25 years ago: US Senate approves Clinton crime bill


Bill Clinton, right, shaking hands with Donald Trump at Trump Tower in 1999

On August 25, 1994, the Violent Crime Control and Law Enforcement Act was given final approval by the US Senate after being agreed to by the House. It was officially signed into law a few weeks later on September 13 by US President Bill Clinton.

The law was one of the most right-wing and repressive pieces of legislation passed in the country in decades and represented a frontal assault on the democratic rights of the population. The law poured $30 billion into strengthening local police forces and into the state and federal prison system.

The legislation succeeded in eliminating higher education for prison inmates by overturning a section of the Higher Education Act of 1965, which allowed the Pell Grant to fund inmates’ education during incarceration. It added 50 new federal offenses and authorized the initiation of military-style boot camps for juvenile delinquents. The Federal Death Penalty Act, a provision of the bill, created 60 new death penalty offenses under 41 federal capital statutes. It also included a three-strikes provision to address repeat offenders, giving a mandatory death sentence to third-time felony convictions.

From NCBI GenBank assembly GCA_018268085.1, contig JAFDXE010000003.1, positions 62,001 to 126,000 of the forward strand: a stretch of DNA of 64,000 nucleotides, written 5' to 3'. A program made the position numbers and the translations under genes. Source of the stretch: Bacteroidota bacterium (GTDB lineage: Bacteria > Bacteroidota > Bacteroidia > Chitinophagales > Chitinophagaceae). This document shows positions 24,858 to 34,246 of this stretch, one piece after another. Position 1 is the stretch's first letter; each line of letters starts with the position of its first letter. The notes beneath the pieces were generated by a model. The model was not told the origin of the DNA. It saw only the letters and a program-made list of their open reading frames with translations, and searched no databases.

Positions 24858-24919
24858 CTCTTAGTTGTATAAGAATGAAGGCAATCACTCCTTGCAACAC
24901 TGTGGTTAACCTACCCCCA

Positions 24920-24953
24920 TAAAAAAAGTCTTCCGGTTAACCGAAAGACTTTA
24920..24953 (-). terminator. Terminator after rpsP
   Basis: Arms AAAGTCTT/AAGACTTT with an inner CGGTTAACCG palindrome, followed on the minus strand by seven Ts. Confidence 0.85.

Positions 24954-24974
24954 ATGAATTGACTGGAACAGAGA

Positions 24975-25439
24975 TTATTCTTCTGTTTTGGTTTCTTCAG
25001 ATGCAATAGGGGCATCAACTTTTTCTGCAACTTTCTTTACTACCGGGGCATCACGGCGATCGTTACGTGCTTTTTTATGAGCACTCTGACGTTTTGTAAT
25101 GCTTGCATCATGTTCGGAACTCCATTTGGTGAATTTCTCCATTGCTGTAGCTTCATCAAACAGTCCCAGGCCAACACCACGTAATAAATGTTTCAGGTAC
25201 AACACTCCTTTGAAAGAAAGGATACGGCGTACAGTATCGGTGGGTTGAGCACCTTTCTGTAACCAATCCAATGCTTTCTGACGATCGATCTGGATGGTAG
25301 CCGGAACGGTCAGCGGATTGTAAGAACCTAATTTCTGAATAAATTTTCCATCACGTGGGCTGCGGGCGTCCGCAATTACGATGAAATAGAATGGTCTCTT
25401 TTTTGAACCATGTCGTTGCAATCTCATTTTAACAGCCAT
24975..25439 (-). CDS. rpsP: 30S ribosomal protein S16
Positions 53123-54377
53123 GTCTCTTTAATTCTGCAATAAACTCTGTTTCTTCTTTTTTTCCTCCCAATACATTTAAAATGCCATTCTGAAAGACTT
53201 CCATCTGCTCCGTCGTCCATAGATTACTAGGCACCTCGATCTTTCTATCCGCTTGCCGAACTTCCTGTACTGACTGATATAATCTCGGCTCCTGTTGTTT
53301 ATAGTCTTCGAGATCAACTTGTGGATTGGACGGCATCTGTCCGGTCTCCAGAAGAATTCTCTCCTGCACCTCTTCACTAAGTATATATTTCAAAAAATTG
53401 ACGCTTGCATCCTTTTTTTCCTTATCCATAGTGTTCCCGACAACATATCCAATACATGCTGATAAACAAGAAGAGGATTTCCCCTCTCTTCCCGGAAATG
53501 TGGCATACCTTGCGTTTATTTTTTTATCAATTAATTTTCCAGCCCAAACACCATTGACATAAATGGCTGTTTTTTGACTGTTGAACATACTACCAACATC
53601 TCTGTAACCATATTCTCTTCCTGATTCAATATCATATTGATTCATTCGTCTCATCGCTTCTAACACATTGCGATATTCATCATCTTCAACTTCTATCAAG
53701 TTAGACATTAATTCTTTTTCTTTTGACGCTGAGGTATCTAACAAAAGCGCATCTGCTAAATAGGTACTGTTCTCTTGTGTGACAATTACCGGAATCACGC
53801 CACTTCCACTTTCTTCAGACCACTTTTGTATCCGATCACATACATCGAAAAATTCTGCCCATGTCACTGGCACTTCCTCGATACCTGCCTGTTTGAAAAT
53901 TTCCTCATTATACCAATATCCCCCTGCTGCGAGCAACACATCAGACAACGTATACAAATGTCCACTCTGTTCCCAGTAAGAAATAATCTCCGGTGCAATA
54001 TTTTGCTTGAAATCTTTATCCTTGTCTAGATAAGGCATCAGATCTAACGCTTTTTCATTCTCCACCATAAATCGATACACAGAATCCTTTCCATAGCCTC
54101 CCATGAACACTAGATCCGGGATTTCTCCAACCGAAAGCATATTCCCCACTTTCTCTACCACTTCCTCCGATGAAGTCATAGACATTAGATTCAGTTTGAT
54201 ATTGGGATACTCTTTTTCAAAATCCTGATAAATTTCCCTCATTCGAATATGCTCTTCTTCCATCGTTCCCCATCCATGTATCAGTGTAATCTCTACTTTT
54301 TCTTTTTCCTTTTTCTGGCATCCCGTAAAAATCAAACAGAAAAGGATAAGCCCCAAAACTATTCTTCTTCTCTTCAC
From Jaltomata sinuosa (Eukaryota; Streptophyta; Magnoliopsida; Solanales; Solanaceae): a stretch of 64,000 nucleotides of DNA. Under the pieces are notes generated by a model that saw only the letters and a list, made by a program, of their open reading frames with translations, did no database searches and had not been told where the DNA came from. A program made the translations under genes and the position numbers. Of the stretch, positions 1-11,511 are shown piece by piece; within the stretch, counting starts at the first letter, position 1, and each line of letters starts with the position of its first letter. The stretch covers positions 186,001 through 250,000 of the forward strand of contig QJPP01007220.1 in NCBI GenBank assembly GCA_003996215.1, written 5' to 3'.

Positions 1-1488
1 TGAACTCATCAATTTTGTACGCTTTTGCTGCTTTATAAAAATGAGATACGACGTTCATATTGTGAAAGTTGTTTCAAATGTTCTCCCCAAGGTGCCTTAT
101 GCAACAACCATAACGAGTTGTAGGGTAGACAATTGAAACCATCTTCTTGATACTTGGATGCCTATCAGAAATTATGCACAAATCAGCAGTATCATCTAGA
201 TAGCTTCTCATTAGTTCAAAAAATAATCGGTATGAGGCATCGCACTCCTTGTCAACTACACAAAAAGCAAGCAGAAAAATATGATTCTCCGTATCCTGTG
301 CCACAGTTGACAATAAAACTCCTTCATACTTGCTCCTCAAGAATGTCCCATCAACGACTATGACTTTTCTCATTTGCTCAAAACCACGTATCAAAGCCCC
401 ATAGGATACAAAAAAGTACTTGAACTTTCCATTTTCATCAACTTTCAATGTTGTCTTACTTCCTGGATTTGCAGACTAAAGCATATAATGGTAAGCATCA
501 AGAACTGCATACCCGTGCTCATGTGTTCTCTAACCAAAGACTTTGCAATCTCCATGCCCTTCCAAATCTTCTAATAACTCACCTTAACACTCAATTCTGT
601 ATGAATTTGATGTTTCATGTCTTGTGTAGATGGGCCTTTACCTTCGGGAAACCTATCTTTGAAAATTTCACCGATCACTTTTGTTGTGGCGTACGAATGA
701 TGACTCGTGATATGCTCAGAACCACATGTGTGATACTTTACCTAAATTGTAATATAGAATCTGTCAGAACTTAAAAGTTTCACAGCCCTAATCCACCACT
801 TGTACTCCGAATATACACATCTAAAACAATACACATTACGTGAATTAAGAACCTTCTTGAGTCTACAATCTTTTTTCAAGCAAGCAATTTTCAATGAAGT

The one measure which would have placed slight restrictions on the stepped-up pace of executions, a provision to allow prisoners to challenge their sentences on the grounds of discrimination, was deleted from the bill by the House-Senate conference committee. Much of the social spending allotted in the bill proposal was cut in the House of Representatives.

While the bill contained $4.6 billion in spending towards recreation, child and youth counseling, drug treatment and other social programs, the International Workers Bulletin explained that “[s]uch is the state of capitalist politics that even these provisions, a drop in the bucket compared to the crying social needs in devastated urban areas, had to be packaged as ‘crime prevention’ measures in order to gain passage.”

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